In Kenya, IBP and its partners seek to support inclusive engagement in the budget process. Yet outcomes have been mixed. This has forced civil society advocacy groups to learn and adapt their approaches, sometimes after investing significant time and effort in a seemingly promising avenue of engagement. Such is the case with the work of Kerio Center and the Uasin Gishu Disability Forum to ensure resources in the Uasin Gishu county budget for persons living with disabilities.

protecting fiscal space in India

Protecting Fiscal Space in Modi’s India

by Nikhil Dey, Social Activist, Mazdoor Kisan Shakti Sangathan (MKSS)— Jul 06, 2017

When fighting for equity and social justice — or good governance and accountability — politics matters. When the political environment shifts, one step forward can quickly turn into two steps back without vigilance and an eye open for opportunities. In India, the government’s attacks on social programs brought many CSOs and social movements together to fight to preserve the progressive policies that they had helped establish. This essay from IBP’s 2016 Annual Report details how sophisticated mass-based protests, bolstered by sharp analysis by independent budget experts, helped protect the National Rural Employment Guarantee Scheme.

taxes matter in transforming lives civil society tax work

Taxes Matter in Transforming Lives

by Jean Ross, Independent Consultant— Jun 29, 2017

Throughout most of the developing world, tax collections remain below that which is needed to support basic services and foster development. As civil society budget work has strengthened, activists increasingly find progress stymied by a lack of public resources and are forced to defend hard-fought gains during times of fiscal stress. By linking the two sides of the budget — expenditures and revenues — tax work can potentially transform debates over public services from what is possible within existing resources to what is needed to address poverty and inequality.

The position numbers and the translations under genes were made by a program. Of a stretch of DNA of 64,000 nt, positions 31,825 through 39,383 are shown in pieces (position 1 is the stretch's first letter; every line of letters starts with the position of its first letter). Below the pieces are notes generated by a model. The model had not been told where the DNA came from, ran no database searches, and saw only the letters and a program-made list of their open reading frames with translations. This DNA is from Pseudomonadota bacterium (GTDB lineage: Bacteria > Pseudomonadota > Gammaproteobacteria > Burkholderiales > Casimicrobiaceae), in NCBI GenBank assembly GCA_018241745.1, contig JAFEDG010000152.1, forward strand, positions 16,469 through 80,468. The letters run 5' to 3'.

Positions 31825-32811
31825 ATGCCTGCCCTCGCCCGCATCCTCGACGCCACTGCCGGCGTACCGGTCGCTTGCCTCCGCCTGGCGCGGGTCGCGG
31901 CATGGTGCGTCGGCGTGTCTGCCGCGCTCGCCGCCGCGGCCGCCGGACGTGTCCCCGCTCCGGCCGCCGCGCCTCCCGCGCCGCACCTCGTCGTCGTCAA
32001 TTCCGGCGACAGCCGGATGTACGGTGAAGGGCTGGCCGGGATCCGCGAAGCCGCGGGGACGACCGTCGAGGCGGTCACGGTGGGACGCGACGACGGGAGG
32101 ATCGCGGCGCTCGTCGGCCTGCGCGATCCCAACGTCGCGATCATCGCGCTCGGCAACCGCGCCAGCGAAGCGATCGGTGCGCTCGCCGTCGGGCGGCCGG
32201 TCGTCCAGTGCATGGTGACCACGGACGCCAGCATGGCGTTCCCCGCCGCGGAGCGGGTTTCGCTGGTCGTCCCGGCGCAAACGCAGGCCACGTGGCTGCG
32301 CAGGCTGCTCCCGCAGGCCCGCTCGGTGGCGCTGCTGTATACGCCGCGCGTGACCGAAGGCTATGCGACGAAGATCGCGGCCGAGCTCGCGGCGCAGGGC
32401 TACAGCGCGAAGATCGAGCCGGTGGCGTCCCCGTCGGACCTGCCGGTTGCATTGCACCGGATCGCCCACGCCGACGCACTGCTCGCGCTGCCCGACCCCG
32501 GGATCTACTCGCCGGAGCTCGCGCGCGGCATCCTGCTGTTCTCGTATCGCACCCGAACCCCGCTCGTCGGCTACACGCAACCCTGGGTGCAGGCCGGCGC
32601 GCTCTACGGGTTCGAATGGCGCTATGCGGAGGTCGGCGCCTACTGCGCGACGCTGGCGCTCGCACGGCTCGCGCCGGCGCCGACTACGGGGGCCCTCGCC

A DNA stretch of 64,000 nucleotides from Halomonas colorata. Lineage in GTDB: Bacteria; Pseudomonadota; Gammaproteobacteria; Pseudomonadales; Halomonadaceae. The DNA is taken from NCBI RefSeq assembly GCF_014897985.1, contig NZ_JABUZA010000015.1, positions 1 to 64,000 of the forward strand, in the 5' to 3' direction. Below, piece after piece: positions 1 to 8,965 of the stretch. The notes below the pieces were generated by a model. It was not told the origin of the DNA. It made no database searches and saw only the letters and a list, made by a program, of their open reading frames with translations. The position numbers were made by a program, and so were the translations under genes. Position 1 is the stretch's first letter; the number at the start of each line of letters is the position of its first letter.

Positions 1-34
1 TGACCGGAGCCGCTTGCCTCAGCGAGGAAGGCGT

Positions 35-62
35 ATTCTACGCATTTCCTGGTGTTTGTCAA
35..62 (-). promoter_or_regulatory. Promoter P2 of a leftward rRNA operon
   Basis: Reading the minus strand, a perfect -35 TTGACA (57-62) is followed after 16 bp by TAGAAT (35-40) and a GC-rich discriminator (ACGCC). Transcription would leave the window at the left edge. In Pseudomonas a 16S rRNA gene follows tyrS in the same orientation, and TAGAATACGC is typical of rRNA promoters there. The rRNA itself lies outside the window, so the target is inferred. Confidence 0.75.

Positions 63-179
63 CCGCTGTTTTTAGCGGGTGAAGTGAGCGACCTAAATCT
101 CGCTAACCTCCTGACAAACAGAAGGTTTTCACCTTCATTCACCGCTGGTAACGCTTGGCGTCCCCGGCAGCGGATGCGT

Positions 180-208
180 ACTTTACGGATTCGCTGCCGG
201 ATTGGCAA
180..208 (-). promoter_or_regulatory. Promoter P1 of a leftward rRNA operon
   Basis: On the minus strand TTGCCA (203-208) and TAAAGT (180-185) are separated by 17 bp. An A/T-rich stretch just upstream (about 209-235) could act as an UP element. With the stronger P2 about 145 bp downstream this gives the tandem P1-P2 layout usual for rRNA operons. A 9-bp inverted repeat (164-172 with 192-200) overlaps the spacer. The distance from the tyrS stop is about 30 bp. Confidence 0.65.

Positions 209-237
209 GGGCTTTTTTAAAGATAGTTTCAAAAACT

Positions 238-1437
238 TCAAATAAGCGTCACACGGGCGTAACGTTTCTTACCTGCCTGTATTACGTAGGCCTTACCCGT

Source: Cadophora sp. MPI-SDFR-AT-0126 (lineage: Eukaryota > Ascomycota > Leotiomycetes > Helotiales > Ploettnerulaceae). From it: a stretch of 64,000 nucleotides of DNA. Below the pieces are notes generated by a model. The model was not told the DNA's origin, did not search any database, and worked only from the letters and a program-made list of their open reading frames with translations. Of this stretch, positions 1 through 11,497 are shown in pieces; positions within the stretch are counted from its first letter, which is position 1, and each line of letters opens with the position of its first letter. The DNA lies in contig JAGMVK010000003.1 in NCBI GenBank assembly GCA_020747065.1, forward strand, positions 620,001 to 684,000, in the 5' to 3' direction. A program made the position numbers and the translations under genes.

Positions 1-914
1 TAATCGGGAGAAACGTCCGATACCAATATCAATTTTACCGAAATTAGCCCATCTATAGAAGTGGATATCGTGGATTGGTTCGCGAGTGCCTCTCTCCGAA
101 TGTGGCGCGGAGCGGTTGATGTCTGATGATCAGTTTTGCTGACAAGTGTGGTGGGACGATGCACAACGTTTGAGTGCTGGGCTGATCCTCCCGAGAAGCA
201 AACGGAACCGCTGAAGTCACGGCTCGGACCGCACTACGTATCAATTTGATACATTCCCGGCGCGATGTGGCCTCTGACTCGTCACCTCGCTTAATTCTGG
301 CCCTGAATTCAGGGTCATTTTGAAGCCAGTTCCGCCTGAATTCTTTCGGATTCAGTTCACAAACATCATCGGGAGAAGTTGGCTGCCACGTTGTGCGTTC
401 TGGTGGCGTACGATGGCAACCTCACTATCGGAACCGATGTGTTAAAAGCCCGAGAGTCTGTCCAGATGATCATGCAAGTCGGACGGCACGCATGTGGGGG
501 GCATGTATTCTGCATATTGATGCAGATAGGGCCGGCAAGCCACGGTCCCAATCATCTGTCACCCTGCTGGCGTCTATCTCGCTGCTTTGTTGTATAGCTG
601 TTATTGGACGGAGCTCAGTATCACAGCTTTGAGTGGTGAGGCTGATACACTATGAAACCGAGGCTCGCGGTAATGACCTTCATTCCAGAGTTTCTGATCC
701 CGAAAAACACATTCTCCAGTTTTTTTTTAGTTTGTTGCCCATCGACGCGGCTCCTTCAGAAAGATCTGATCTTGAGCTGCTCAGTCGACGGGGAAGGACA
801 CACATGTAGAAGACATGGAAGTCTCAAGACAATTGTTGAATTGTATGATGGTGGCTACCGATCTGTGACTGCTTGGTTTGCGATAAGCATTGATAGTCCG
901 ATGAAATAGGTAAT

Lawmakers meet during a parliament session in Ghana

Making the Most of the Budget Cycle: The Budget Approval Phase

By Jay Colburn, International Budget Partnership— Jun 20, 2017

The budget approval, or enactment, phase of the budget cycle is when the Executive’s Budget Proposal is submitted to the legislature, where the members may then debate, alter, and approve the final budget. Frequently, it is at this point that the key issues in the debate over the budget are established. Because this process culminates in the enactment of the final budget law, this is often the point when media attention is greatest, offering CSOs valuable opportunities to advocate for their issues.

Typhoon Haiyan (Yolanda) Damage and Rehabilitation in the Philippines

Opening Budgets to Fight Climate Change

Delaine McCullough, Communications Manager, International Budget Partnership— Jun 13, 2017

Estimates of the funds that must be mobilized globally for an adequate response to climate change amount to hundreds of billions of dollars per year. Although funds will be coming from both international and domestic private and public sources, much of the climate change efforts will be managed by national and subnational governments through their domestic budgeting systems. To ensure that the scarce resources invested in climate-related activities are spent most effectively and reach the intended beneficiaries — the people and communities most vulnerable to the impacts of climate change — with minimum leakages, transparency and accountability will be essential.